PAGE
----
A Chicago-based group called Parents and Friends of Ex-Gays & Gays is urging libraries to carry literature about reformed homosexuals.
The national non-profit organization is arguing that the alleged successes of their "gay reversal" movement are not being heard because libraries refuse to carry their books, such as You Don't Have to Be Gay and A Parent's Guide to Preventing Homosexuality.
One has to wonder just what genre those books would fall under, exactly.
"According to Deborah Caldwell-Stone, director of the [American Library Association's] Office for Intellectual Freedom, ALA policy recommends diversity in book collection development by libraries, regardless of partisan or doctrinal disapproval. However, Caldwell-Stone refuses to state whether that diversity policy includes ex-gay books," PFOX executive director Regina Griggs said in a press release.
"Books about leaving homosexuality are censored in most high school libraries, although gay-affirming books for youth are readily available," she continued.
However, the American Psychological Association, along with most mainstream medical groups, has said that mental health professionals and parents should avoid telling young people that they can change their sexual orientation.
In 2008, the American Psychological Association, American Psychiatric Association, and National Association of Social Workers stated in an amicus brief to the Supreme Court of California:
"Sexual orientation has proved to be generally impervious to interventions intended to change it, which are sometimes referred to as 'reparative therapy.' No scientifically adequate research has shown that such interventions are effective or safe." (PDF)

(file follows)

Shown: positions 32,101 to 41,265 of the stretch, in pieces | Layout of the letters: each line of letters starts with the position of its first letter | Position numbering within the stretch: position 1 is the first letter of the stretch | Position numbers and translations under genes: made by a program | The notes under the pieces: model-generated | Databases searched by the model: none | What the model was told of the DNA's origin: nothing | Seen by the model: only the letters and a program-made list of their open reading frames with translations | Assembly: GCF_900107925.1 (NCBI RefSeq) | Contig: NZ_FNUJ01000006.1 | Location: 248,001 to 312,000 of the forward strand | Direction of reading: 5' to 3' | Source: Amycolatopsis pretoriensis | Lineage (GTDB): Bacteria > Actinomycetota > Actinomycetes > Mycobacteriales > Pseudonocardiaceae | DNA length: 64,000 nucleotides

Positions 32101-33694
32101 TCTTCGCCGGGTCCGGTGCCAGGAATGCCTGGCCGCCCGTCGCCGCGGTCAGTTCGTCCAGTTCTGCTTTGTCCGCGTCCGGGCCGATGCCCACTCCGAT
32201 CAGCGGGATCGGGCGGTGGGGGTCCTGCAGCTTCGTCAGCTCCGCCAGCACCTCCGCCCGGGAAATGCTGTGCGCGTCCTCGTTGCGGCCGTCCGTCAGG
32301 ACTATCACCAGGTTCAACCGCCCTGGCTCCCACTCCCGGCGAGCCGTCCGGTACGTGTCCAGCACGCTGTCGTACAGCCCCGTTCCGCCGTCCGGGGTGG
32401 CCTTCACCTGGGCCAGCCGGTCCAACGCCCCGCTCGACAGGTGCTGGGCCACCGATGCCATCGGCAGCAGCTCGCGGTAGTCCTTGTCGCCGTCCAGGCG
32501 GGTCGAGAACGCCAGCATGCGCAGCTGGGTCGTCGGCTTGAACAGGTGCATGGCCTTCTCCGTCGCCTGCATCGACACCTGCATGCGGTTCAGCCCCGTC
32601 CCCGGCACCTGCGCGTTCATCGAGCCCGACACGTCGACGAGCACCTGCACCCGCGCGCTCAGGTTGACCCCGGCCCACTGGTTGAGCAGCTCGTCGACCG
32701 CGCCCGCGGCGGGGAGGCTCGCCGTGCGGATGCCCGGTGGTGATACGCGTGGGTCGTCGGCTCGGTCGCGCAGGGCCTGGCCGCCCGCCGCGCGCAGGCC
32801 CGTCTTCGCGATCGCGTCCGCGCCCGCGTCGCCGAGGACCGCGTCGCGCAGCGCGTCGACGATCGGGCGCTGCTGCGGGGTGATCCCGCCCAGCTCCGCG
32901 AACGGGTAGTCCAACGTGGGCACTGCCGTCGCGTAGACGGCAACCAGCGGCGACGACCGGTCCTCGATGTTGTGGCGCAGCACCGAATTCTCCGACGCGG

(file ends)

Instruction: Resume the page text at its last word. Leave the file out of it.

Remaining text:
Libraries may have limited shelf space, but they should still carry a well-rounded collection of books that represent various points of view. Just because books are inaccurate or provide insufficient evidence for their claim, that doesn't mean they don't provide anything of value to potential readers, right?
Along with ex-gay books, libraries should start carrying science books that argue that the earth is flat, and tabloid magazines that interview women who claim to be impregnated by Martians.
Why don't more libraries have shelves labeled 'Pseudoscience' or 'Discredited Theories'?
If people are truly seeking these titles, we can't expect them to just visit Amazon or Borders or Barnes & Noble or one of the hundreds of bookstores online. No, libraries should be required to carry all documents, accredited or not.
After all, how else will our youth learn self-loathing?
Matt Bartosik, a "between blogs" blogger and Chicago native, attends group therapy in hopes of changing his hair color.